When can I use a bike lane in NYC? E-bike, e-scooter, moped differences explained

(Via NYC Department of Transpoirtation)

In light of some confusion about what types of vehicles — both gas-powered and electric — are allowed on the streets and/or in bike lanes in New York City, the NYPD and other officials are hoping to simplify the issue with some charts and tables. 

Not everything is an e-bike. And not every electric vehicle is even legal in New York. Police are urging you to know the differences among the various so-called micro-mobility devices so that you can ride safely and follow the law. 

This is especially important in light of the rise in incidents involving illegal motorcycles, scooters, and ATVs on the streets, which sometimes end in tragedy

"Where you are allowed to ride and how you ride in NYC depends on the type of e-bike or vehicle you have," the Transportation Department states on its website. "E-bikes and mopeds can look quite similar, so know what you are riding."

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Flowchart: What Is the Vehicle?

The NYPD recently shared this flowchart, which gives an overview of what is street legal and what can be ridden in bike lanes. 

The NYPD released this flowchart showing the distinctions among different small vehicles, many of which are electric-powered. 

Here is the summary: 

Bicycle with Electric Assist (e-bike)

An e-bike has pedals. It does not have a license plate. You do not need a driver's license. You can ride it in bike lanes. You cannot ride on sidewalks. 

Moped (limited-use motorcycle)

A moped does not have pedals. If it has a VIN, it must have a license plate. You need a license to operate it and you cannot ride in bike lanes or on sidewalks.

"You must have a driver license and register your moped to drive it on streets and highways," the state DMV says online. "You can never operate a moped down a sidewalk."

If the moped weighs more than 100 pounds, even if it is powered by electricity, and does not have a VIN, it cannot be registered with the DMV (meaning it lacks a license plate) and it is not street legal.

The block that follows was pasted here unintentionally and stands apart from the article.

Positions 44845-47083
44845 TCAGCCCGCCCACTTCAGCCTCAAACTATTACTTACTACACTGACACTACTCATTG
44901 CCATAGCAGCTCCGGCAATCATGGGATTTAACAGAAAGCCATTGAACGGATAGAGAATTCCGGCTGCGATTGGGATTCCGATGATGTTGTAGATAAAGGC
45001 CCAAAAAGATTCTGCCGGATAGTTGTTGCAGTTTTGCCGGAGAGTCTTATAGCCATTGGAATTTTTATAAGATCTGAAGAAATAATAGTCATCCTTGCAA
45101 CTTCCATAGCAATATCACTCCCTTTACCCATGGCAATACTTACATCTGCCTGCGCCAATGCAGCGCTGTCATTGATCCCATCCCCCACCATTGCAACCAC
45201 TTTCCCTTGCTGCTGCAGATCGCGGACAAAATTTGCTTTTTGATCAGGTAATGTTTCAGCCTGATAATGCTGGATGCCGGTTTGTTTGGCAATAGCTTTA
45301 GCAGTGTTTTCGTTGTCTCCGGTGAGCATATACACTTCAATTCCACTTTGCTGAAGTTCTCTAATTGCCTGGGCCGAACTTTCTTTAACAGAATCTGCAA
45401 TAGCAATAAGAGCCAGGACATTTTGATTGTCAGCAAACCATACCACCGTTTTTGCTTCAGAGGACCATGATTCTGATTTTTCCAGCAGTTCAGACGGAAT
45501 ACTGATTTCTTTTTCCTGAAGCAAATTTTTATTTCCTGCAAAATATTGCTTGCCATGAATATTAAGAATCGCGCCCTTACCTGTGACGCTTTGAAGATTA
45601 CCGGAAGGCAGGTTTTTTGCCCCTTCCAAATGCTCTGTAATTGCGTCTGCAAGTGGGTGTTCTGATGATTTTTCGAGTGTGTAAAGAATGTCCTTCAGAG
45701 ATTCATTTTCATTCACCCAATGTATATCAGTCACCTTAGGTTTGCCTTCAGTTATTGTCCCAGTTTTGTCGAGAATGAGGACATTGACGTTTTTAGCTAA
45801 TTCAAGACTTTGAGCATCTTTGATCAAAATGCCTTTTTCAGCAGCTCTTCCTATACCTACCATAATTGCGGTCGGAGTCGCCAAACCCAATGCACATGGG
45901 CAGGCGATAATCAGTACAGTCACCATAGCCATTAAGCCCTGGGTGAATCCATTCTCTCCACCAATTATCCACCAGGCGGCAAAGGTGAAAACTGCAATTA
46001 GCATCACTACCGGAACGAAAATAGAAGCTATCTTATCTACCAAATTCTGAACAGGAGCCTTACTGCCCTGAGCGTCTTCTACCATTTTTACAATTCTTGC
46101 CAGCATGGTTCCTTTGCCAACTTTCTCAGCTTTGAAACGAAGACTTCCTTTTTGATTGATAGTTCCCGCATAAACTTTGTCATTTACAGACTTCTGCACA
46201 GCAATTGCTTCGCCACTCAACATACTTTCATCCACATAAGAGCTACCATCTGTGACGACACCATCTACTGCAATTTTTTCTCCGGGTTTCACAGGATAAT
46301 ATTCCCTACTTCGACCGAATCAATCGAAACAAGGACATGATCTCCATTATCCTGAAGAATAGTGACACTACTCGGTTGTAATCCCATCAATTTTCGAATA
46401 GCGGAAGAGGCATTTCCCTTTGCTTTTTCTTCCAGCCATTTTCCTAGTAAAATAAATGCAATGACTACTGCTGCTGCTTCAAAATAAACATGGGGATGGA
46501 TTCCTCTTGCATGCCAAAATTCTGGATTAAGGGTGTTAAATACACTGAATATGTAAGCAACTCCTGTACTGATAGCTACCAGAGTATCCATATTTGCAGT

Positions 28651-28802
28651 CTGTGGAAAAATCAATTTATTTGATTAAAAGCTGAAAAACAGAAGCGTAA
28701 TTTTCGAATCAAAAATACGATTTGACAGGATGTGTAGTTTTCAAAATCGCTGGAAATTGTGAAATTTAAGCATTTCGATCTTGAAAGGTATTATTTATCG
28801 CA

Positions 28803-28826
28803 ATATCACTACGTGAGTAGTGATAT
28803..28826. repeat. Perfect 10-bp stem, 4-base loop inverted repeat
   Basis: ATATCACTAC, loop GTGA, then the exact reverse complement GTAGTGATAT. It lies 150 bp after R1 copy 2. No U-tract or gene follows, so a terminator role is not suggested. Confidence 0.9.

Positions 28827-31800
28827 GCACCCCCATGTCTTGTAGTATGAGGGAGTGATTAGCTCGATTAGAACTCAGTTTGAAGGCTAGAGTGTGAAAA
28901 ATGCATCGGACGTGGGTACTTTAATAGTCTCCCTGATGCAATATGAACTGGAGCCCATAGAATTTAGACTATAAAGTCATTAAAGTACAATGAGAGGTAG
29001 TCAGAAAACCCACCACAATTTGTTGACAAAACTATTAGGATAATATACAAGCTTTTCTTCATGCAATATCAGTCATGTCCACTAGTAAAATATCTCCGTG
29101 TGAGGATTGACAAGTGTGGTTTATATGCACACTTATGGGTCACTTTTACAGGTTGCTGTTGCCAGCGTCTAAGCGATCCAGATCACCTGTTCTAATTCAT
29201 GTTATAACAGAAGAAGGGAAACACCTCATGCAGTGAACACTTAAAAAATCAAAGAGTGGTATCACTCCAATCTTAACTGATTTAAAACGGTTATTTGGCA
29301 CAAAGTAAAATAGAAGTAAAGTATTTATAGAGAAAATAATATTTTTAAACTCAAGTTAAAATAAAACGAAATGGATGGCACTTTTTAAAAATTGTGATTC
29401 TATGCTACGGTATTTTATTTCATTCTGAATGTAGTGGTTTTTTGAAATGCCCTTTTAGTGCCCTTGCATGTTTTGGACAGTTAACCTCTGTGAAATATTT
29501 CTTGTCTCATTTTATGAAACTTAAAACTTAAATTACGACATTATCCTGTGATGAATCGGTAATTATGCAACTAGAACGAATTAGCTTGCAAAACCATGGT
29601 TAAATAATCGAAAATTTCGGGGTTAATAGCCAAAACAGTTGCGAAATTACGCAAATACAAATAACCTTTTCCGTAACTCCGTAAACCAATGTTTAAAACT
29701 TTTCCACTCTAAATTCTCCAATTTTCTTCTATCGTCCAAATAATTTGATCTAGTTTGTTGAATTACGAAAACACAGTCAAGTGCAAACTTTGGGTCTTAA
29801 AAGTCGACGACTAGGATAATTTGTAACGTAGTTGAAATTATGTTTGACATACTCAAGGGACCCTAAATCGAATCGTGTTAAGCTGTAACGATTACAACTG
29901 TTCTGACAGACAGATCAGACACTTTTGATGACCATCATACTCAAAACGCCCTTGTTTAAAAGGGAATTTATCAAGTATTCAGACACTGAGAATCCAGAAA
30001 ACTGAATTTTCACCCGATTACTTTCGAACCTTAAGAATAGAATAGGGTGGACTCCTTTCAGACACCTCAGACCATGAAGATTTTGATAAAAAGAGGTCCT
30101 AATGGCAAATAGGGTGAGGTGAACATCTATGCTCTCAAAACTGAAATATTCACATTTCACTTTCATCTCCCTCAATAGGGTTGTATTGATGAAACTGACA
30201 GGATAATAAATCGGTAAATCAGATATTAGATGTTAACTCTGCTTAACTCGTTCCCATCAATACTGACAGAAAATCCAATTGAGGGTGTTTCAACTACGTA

Electric Scooter (e-scooter)

An e-scooter has handlebars and a floorboard or seat. You cannot operate it faster than 15 mph. You may ride an e-scooter in bike lanes and on streets with speed limits of 30 mph or less. You cannot ride on sidewalks. 

You can download this detailed brochure about the laws regarding e-bikes, e-scooters, and mopeds.

Illegal Vehicles

New York state bans several types of motorized vehicles from streets, highways, and sidewalks. 

"You cannot register or operate any of the motorized devices from the list below on any street, highway, parking lot, sidewalk or other area in New York State that allows public motor vehicle traffic," according to the DMV. "You may be arrested if you do."

  • Mini-bike: A small, motorized device with two wheels and created for off-road use. A mini-bike doesn't qualify as a moped, a motorcycle or an ATV.
  • Off-road motorcycle (dirt bike): A motorcycle designed for use on off-road trails or in off-road competitions.
  • Go-kart: A small, motorized device with four wheels, created for off-road use. You can't register a go-kart as a motor vehicle or ATV because a go-kart doesn’t have the same equipment.
  • Golf cart (also referred to as golf car or neighborhood electric vehicle): A small motorized device with four wheels designed to carry people.